In 1906, the two homes were replaced by a single large Victorian house designed by popular Traverse City architect Jens C. Peterson, who also designed the Empire schoolhouse and later moved to California. By 1909, William Craker was hired as the farm’s supervisor. He and his family stayed for 11 years, followed by Charles Coleman, who supervised it for another 25.

After the original barn burned down in 1911 Peterson designed its replacement, which stands today, more than a century later. Empire’s Laurel Jeris and Glen Arbor’s Barbara Siepker describe this barn in a short written historical summary: “It is a 40’ x 60’ gambrel bank barn with flared eaves and board and batten siding and Shawver-type trusses. It has a painted standing-seam metal roof and poured-concrete foundation. The top level stored hay and had an opening to the lower level to feed the cattle. The lower level has nine milking stanchions along the north wall. The original had a shingle roof, silo and a cupola which no longer exist.”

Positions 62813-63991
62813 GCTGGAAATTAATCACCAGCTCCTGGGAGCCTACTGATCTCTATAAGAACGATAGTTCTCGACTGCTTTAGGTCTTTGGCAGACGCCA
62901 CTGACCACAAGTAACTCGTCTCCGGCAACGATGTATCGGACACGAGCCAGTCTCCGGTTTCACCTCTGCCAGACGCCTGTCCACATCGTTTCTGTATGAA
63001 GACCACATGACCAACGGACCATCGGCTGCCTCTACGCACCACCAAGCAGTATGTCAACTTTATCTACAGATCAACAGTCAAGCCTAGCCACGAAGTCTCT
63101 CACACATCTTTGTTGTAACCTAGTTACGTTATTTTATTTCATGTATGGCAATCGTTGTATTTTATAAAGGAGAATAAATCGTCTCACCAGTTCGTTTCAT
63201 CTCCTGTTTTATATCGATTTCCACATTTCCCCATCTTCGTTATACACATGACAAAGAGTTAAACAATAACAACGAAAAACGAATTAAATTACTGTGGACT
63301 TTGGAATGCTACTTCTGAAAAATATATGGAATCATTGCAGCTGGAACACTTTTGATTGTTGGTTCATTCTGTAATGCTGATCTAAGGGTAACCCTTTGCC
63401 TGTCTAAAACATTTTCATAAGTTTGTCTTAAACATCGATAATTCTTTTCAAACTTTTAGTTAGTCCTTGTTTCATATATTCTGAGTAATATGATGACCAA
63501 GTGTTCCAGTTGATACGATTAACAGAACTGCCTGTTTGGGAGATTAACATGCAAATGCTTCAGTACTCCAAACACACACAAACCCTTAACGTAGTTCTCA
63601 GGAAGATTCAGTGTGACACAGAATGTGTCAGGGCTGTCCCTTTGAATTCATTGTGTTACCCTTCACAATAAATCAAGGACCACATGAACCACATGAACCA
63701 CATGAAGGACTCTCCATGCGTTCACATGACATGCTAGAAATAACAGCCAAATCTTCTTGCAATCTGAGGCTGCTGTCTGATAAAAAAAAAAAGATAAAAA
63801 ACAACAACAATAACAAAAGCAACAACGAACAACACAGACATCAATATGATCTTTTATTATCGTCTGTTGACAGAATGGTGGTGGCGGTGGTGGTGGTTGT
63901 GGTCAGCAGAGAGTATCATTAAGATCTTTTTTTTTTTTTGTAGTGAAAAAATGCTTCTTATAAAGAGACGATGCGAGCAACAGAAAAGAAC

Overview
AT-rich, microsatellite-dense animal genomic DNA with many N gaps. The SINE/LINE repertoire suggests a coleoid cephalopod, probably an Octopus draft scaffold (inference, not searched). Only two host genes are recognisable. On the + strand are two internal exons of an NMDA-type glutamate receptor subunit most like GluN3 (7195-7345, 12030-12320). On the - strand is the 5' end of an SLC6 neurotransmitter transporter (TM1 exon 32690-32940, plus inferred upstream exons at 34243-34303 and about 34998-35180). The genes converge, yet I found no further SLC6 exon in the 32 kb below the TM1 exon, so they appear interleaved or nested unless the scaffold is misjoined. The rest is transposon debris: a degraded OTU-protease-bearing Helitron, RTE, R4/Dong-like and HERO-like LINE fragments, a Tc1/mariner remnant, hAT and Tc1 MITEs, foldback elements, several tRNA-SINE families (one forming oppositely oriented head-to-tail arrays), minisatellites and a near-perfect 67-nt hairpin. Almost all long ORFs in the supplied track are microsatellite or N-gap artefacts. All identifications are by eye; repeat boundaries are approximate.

Two single-year diaries, one by Craker, the other by his wife, describe life at the poor farm in 1919 and 1920, respectively. Sadly, they only mention the “inmates” incidentally, without naming them all or describing the work they did, although they do so for the hired help. The diaries do reveal that the farm housed six of them at that time, in addition to the Craker family, one of whom had resided there for at least a decade. They only tell of calling the doctor for inmate illnesses then taking their coffins to the poor folks’ cemetery in Cedar; of an “Indian girl” who gave birth and how the baby would cry at night; and of what a good cake the girl made.